Raskin shot back that the Bible was also used to uphold now-outlawed statutes banning interracial marriage, and that the constitution should instead be lawmakers’ guiding principle.
“People place their hand on the Bible and swear to uphold the Constitution; they don’t put their hand on the Constitution and swear to uphold the Bible,” he said.
Some in the room applauded, which led committee chairman Sen. Brian E. Frosh, a Democrat from Montgomery County, to call for order. “This isn’t a football game,” he said.
Sounds like our kind of guy.
Now I see that populist humorist Jim Hightower is going to be at a fundraiser for Raskin tomorrow, March 24, in Silver Spring. There’ll be “fine grub from the Texas Chuck Wagon and the Dominican Kitchen (including vegetarian selections)”, as well as “a Bush-blastin’, Cheney-apprehendin’, Democrat-transformin’ revival”, and “square and salsa dancing for the whole family”. Could be fun (assuming you can spare $50 for a progressive candidate). Anyone up for a field trip to the wilds of Silver Spring?
Or I suppose I should say “annyong haseyo!” Since Friday we’ve been having a flurry of people visiting this site from google.co.kr or daum.net (another Korean search site), or using Google to translate the front page into Korean, so I figured I’d put up a message for our new visitors.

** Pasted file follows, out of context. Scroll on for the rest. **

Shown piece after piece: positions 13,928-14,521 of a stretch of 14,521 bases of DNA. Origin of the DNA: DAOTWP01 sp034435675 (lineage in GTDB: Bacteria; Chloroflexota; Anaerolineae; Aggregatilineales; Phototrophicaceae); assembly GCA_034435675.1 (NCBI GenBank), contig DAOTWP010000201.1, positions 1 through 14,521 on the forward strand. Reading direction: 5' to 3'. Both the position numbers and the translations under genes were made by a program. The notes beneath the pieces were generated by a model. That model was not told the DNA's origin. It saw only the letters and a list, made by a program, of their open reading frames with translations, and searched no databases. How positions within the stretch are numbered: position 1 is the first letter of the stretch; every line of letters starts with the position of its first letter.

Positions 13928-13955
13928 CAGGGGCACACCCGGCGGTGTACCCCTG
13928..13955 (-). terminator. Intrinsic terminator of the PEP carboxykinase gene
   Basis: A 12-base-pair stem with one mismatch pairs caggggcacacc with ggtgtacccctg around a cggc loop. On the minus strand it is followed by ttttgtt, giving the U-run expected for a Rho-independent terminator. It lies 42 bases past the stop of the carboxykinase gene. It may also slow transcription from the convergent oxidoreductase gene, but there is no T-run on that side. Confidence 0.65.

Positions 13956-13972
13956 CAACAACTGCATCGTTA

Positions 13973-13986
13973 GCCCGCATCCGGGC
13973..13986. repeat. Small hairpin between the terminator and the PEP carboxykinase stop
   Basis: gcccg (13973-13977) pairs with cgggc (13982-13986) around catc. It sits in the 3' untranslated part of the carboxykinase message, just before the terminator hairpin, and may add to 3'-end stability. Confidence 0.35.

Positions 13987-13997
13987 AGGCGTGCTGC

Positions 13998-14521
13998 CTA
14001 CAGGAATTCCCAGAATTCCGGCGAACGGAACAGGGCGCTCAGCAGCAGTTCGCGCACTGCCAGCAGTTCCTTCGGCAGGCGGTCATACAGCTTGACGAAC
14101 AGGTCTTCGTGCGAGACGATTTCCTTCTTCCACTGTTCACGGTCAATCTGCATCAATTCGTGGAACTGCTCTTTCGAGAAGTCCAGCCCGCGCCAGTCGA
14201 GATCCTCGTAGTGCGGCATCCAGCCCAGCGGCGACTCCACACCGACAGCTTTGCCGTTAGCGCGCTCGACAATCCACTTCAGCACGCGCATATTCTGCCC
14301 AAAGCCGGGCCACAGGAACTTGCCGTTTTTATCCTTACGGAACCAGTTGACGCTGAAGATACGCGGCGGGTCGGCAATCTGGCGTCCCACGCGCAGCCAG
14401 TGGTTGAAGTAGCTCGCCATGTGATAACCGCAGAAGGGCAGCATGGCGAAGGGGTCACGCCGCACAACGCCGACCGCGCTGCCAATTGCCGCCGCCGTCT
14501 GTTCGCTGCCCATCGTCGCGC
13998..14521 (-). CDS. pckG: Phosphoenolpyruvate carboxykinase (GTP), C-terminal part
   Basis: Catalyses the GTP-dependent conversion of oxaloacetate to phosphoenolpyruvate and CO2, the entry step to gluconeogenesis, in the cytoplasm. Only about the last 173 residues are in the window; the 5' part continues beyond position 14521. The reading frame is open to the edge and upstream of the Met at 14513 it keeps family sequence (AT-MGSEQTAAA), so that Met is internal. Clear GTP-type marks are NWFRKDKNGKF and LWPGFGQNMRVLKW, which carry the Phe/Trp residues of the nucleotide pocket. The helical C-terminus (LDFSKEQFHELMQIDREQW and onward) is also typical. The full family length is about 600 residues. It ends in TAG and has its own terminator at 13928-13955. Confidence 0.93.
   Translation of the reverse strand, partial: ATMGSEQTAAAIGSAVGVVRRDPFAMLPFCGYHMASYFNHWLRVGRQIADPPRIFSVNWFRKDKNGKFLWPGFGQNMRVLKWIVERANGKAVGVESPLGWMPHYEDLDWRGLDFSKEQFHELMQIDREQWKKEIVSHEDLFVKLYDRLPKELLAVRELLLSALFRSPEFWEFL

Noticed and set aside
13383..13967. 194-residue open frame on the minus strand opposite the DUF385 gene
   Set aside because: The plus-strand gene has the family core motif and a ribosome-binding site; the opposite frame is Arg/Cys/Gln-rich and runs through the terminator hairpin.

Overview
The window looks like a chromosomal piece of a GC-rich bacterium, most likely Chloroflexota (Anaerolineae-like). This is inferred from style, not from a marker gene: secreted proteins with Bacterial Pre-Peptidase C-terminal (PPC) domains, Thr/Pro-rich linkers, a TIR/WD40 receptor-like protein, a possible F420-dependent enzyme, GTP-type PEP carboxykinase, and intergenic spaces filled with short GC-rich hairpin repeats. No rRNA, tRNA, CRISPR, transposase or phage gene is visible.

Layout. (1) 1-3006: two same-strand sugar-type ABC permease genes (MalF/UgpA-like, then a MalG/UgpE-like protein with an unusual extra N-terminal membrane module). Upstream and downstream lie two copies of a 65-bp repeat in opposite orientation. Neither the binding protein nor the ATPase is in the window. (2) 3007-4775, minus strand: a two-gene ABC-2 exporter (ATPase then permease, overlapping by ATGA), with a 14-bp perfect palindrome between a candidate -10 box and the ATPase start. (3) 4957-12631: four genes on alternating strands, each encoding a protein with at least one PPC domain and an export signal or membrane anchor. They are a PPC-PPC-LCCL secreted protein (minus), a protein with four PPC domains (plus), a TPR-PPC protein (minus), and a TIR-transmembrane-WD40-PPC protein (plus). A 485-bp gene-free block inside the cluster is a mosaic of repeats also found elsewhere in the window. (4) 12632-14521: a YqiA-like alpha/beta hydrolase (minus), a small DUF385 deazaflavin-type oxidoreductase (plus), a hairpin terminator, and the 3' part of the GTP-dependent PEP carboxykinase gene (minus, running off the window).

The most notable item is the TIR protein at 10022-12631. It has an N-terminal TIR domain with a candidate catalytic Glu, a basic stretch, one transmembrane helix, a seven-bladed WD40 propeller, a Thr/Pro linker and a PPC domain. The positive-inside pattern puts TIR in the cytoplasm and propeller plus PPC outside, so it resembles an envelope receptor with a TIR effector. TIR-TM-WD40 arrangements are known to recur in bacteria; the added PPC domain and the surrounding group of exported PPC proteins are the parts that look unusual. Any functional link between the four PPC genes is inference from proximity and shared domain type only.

You’re all searching for “DCDL”, so I assume there’s something going on in Korea at the moment related to something called DCDL, but I doubt you’re looking for DC-based political blog written by regulars at Drinking Liberally. Perhaps you’re looking for Digital Control Design Language? Design Constraints Description Language? Driver-Controlled Differential Lock? Digitally Controllable Delay Line? District of Columbia Debate League? Data Collection and Dissemination Lab? Double-Current Data Logger? Delaware County District Library? Dallas Cowboys Discussion List? Dolnośląskie Centrum Diagnostyki Laboratoryjnej (which has dcdl.pl)? Maybe not.
In any case, I apologize for the disappointment. Feel free to leave a comment letting us know what it’s all about or pointing your compatriots to more satisfactory site for whatever it is you’re looking for.
It’s time to sharpen your metaphorical blogging pencils. And point them in the general direction of the WaPo’s latest blogchild, Red America.
This is a blog for the majority of Americans.
Since the election of 1992, the extreme political left has fought a losing battle. Their views on the economy, marriage, abortion, guns, the death penalty, health care, welfare, taxes, and a dozen other major domestic policy issues have been exposed as unpopular, unmarketable and unquestioned losers at the ballot box.
I think Jim Brady may finally have found a blogger so hacky that Katherine Graham will be obliged to return from the dead to point out Domenech’s many errors in substance, not to mention tone.